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View Full Version : Digging a free pond in central Ohio?


CRAPPIECOMMANDER
06-12-2006, 02:48 PM
I have an acre to play with and I would really like to put a 3/4 to 2/3 of an acre fishing pond in it. I have heard lots of rumors about people getting ponds dug for free by the state and also digging them for the dirt. I have followed some of these leads but they all were over or false. If anyone has had a pond dug for free or at a least at a reasonable price could you let me in on the details. I would love to get the ball rolling but unfortunately my finances won't allow it for a few years. Thanks for all your help.

CShaver8
06-12-2006, 02:49 PM
The ODNR will stock your pond for free....as long as you let it be known as public fishing waters.

leckig
06-12-2006, 02:56 PM
what could be a price tag of digging such a pond? I hope I will not steal the thread with my question.

timmyv
06-12-2006, 03:57 PM
Get yourself a shovel and start digging! LOL!

bkr43050
06-12-2006, 04:34 PM
what could be a price tag of digging such a pond? I hope I will not steal the thread with my question. There are a lot of factors to consider (ground layout, substrate composition, depth, etc.) but a quick answwer to an otherwise tricky question is...a lot.:D

Seriously though I am sure you would be hard pressed to find anyone willing to put in a pond for under $2-3,000.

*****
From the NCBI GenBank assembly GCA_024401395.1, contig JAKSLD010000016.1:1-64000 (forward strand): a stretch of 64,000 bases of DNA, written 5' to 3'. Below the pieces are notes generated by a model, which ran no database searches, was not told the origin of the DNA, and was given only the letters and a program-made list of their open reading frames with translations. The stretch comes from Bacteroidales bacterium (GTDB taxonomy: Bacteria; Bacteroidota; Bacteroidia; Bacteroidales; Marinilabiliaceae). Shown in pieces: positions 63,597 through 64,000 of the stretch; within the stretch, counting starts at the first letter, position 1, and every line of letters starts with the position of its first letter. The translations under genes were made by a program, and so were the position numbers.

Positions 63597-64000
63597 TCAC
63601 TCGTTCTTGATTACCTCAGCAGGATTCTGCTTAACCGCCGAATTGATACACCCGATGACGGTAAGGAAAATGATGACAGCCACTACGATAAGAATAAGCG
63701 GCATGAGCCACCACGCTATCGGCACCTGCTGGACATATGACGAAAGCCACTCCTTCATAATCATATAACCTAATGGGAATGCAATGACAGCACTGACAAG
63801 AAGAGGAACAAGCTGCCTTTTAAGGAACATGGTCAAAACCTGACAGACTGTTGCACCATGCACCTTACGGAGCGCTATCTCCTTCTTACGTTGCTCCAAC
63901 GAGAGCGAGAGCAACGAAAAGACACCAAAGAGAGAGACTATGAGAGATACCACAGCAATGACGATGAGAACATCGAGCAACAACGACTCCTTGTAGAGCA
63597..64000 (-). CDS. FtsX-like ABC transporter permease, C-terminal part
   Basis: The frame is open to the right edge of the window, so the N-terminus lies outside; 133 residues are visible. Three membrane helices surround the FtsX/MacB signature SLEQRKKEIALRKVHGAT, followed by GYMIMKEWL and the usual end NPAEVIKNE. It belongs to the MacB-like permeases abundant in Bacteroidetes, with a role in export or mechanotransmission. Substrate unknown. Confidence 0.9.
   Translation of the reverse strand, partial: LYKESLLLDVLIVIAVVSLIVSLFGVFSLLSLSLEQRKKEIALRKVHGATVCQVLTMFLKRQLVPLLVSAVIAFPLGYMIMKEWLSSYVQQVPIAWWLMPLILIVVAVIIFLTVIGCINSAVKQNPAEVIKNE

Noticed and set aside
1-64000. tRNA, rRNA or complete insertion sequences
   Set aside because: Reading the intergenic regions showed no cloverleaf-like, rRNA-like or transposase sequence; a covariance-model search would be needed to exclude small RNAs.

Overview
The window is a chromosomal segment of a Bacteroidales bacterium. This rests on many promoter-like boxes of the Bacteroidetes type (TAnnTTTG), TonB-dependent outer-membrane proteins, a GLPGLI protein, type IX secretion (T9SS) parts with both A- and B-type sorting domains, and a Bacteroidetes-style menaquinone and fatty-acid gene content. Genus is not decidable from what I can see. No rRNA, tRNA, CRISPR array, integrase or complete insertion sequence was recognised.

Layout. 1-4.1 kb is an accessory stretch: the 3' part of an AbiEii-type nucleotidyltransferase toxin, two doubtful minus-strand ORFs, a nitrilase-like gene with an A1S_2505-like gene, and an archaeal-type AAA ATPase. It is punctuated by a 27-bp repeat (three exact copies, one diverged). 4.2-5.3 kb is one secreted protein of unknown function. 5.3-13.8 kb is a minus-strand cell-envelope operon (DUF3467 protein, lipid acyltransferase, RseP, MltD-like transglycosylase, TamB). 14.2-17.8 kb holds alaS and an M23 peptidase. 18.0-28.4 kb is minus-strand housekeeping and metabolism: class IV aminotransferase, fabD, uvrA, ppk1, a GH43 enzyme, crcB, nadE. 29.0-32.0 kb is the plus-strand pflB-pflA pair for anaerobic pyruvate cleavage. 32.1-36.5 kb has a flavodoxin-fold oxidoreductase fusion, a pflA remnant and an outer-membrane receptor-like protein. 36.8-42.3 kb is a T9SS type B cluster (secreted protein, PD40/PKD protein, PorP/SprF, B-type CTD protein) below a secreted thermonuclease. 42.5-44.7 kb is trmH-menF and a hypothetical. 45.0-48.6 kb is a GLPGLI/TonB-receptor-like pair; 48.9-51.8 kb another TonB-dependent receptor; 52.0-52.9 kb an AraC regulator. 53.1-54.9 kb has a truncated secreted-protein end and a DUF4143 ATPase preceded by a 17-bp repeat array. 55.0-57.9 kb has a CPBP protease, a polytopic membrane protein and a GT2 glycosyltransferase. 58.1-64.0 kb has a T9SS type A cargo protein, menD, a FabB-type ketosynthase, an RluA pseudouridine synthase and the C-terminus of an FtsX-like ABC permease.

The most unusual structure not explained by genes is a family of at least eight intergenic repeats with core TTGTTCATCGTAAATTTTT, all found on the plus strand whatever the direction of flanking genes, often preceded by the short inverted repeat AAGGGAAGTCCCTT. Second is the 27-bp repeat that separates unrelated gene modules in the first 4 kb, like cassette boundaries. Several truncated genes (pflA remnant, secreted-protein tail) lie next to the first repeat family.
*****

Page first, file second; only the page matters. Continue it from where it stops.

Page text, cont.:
crittergitter
06-12-2006, 05:08 PM
I am no excavator, but I would have to guess a pond that size would run you about 12k or more. My grandmother wanted to have her existing 1/2 acre pond dug out deeper about 10 years ago and they told her 10k.

A thought might be to rent the equipment and take a week vacation or something and try the old DIY approach. That might save ya some bucks.

CG

Bigmoke
06-12-2006, 05:18 PM
first thing you should do is get someone out there to test the soil too see if the ground will sustain a pond in that area. my brother wants a pond on his place real bad and although he has the perfect area and run off and natural banks and such the soil was to sandy or rocky to be able to hold and water in it , if he built one it would dry up in the warmer months and such . well thats my 2 cents worth. better be sure before spending money or start digging to see if it will hold up at all .

FISHERBALL
06-12-2006, 06:31 PM
Those free ponds happen when they need your dirt to build an overpass when they are building a road. I would call an excavator & tell him your plan, I think there's much more than just digging a hole. You want an engineer(degreed or not, someone who works in the industry) to tell you want you need to know. The state may offer limited services like that. You are looking at lots per hour to have a pro come out with correct equipment & dig you a hole. Real similar to basement in a new home, only bigger. Good luck & tell me when it's stocked!!

leckig
06-12-2006, 06:33 PM
There are a lot of factors to consider (ground layout, substrate composition, depth, etc.) but a quick answwer to an otherwise tricky question is...a lot.:D

Seriously though I am sure you would be hard pressed to find anyone willing to put in a pond for under $2-3,000.


if even $3000 would give my my own private pond of an acre size, I would not think twice!

REEFRUNNER
06-12-2006, 07:32 PM